The shadowy figure of the nurse suddenly changed its position on the chest. She had started as the last word passed Miss Roseberry’s lips.

“Do you know Canada?” asked Grace.

“Well,” was the brief answer — reluctantly given, short as it was.

“Were you ever near Port Logan?”

“I once lived within a few miles of Port Logan.”

“When?”

“Some time since.” With those words Mercy Merrick shrank back into her corner and changed the subject. “Your relatives in England must be very anxious about you,” she said.

Grace sighed. “I have no relatives in England. You can hardly imagine a person more friendless than I am. We went away from Canada, when my father’s health failed, to try the climate of Italy, by the doctor’s advice. His death has left me not only friendless but poor.” She paused, and took a leather letter-case from the pocket of the large gray cloak which the nurse had lent to her. “My prospects in life,” she resumed, “are all contained in this little case. Here is the one treasure I contrived to conceal when I was robbed of my other things.”

Mercy could just see the letter-case as Grace held it up in the deepening obscurity of the room. “Have you got money in it?” she asked.

“No; only a few family papers, and a letter from my father, introducing me to an elderly lady in England — a connection of his by marriage, whom I have never seen. The lady has consented to receive me as her companion and reader. If I don’t return to England soon, some other person may get the place.”

“Have you no other resource?”

“None. My education has been neglected — we led a wild life in the far West. I am quite unfit to go out as a governess. I am absolutely dependent on this stranger, who receives me for my father’s sake.” She put the letter-case back in the pocket of her cloak, and ended her little narrative as unaffectedly as she had begun it. “Mine is a sad story, is it not?” she said.

The voice of the nurse answered her suddenly and bitterly in these strange words:

“There are sadder stories than yours. There are thousands of miserable women who would ask for no greater blessing than to change places with you.”

Grace started. “What can there possibly be to envy in such a lot as mine?”

“Your unblemished character, and your prospect of being established honorably in a respectable house.”

Grace turned in her chair, and looked wonderingly into the dim corner of the room.

“How strangely you say that!” she exclaimed. There was no answer; the shadowy figure on the chest never moved. Grace rose impulsively, and drawing her chair after her, approached the nurse. “Is there some romance in your life?” she asked. “Why have you sacrificed yourself to the terrible duties which I find you performing here? You interest me indescribably. Give me your hand.”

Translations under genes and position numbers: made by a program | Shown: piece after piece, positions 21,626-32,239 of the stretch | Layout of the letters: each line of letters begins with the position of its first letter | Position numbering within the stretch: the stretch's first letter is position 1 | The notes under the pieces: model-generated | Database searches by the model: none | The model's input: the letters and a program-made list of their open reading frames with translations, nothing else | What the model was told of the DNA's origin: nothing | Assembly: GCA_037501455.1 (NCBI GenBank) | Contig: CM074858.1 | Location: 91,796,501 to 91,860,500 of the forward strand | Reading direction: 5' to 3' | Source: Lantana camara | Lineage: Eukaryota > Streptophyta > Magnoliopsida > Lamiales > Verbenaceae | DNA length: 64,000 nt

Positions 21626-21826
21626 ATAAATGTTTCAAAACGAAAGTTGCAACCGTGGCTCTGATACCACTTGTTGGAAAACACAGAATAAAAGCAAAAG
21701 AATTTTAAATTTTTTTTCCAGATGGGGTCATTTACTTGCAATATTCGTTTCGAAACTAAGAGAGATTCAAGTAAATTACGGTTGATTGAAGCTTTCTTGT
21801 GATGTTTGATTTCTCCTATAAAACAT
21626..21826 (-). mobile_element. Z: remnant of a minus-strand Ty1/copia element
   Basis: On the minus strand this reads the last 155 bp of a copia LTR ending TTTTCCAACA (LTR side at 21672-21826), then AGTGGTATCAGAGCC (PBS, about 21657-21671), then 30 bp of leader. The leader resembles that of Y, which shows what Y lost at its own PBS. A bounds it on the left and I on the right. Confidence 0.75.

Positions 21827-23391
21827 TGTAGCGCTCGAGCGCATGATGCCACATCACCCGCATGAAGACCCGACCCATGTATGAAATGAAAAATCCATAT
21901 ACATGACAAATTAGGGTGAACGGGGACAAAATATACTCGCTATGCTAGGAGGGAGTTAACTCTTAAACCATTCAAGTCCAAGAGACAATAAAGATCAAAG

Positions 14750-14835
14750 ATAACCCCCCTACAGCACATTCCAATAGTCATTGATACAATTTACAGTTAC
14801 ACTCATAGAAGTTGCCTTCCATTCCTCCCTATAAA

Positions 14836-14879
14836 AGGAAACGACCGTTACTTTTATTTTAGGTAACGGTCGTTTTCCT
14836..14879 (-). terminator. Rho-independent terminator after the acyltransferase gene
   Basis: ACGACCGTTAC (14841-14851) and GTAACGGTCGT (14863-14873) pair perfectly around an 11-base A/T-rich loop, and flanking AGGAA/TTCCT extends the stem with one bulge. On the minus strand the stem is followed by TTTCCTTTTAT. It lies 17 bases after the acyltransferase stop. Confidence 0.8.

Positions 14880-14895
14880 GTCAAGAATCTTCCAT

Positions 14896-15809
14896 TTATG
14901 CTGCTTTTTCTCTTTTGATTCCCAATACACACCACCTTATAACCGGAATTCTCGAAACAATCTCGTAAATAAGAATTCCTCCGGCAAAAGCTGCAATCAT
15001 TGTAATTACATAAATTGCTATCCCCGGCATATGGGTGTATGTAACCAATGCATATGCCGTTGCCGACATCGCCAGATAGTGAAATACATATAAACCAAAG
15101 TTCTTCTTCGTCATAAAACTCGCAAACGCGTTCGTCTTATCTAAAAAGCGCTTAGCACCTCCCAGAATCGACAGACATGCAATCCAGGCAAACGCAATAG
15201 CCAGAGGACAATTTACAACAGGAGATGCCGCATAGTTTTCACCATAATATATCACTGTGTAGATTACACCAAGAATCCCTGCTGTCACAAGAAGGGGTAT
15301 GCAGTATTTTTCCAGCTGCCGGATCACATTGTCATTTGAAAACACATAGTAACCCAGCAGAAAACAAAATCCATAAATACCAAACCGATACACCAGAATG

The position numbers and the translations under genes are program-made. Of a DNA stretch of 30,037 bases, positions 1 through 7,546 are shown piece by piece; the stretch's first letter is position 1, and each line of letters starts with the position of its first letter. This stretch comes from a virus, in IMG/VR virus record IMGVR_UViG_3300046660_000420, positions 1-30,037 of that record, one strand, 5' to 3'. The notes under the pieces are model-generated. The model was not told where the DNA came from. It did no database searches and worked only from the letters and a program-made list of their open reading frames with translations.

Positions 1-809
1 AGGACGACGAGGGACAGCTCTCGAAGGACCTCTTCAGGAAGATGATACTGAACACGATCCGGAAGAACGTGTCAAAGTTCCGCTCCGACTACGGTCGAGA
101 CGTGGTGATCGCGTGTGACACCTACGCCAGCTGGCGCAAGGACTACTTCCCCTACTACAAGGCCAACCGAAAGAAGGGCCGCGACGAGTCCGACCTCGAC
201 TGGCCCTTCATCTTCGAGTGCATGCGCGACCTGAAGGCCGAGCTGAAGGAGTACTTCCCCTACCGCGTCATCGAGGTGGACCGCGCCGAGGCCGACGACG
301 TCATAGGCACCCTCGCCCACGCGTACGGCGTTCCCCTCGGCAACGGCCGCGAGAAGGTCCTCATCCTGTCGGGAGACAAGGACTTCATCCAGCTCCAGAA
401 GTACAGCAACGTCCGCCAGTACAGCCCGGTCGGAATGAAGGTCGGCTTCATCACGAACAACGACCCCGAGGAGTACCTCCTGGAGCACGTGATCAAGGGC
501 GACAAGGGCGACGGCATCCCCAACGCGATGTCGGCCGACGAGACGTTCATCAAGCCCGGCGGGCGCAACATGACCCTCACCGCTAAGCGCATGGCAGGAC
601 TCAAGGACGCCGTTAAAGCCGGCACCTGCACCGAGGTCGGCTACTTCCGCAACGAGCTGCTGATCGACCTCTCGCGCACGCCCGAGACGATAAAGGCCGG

Mercy shrank back, and refused the offered hand.

“Are we not friends?” Grace asked, in astonishment.

“We can never be friends.”

“Why not?”

The nurse was dumb. Grace called to mind the hesitation that she had shown when she had mentioned her name, and drew a new conclusion from it. “Should I be guessing right,” she asked, eagerly, “if I guessed you to be some great lady in disguise?”

Mercy laughed to herself — low and bitterly. “I a great lady!” she said, contemptuously. “For Heaven’s sake, let us talk of something else!”

Grace’s curiosity was thoroughly roused. She persisted. “Once more,” she whispered, persuasively, “let us be friends.” She gently laid her hand as she spoke on Mercy’s shoulder. Mercy roughly shook it off. There was a rudeness in the action which would have offended the most patient woman living. Grace drew back indignantly. “Ah!” she cried, “you are cruel.”

“I am kind,” answered the nurse, speaking more sternly than ever.

“Is it kind to keep me at a distance? I have told you my story.”

The nurse’s voice rose excitedly. “Don’t tempt me to speak out,” she said; “you will regret it.”

Grace declined to accept the warning. “I have placed confidence in you,” she went on. “It is ungenerous to lay me under an obligation, and then to shut me out of your confidence in return.”

“You will have it?” said Mercy Merrick. “You shall have it! Sit down again.” Grace’s heart began to quicken its beat in expectation of the disclosure that was to come. She drew her chair closer to the chest on which the nurse was sitting. With a firm hand Mercy put the chair back to a distance from her. “Not so near me!” she said, harshly.

“Why not?”

“Not so near,” repeated the sternly resolute voice. “Wait till you have heard what I have to say.”

Grace obeyed without a word more. There was a momentary silence. A faint flash of light leaped up from the expiring candle, and showed Mercy crouching on the chest, with her elbows on her knees, and her face hidden in her hands. The next instant the room was buried in obscurity. As the darkness fell on the two women the nurse spoke.

http://ebooks.adelaide.edu.au/c/collins/wilkie/new-magdalen/chapter1.html

Last updated Thursday, March 13, 2014 at 21:29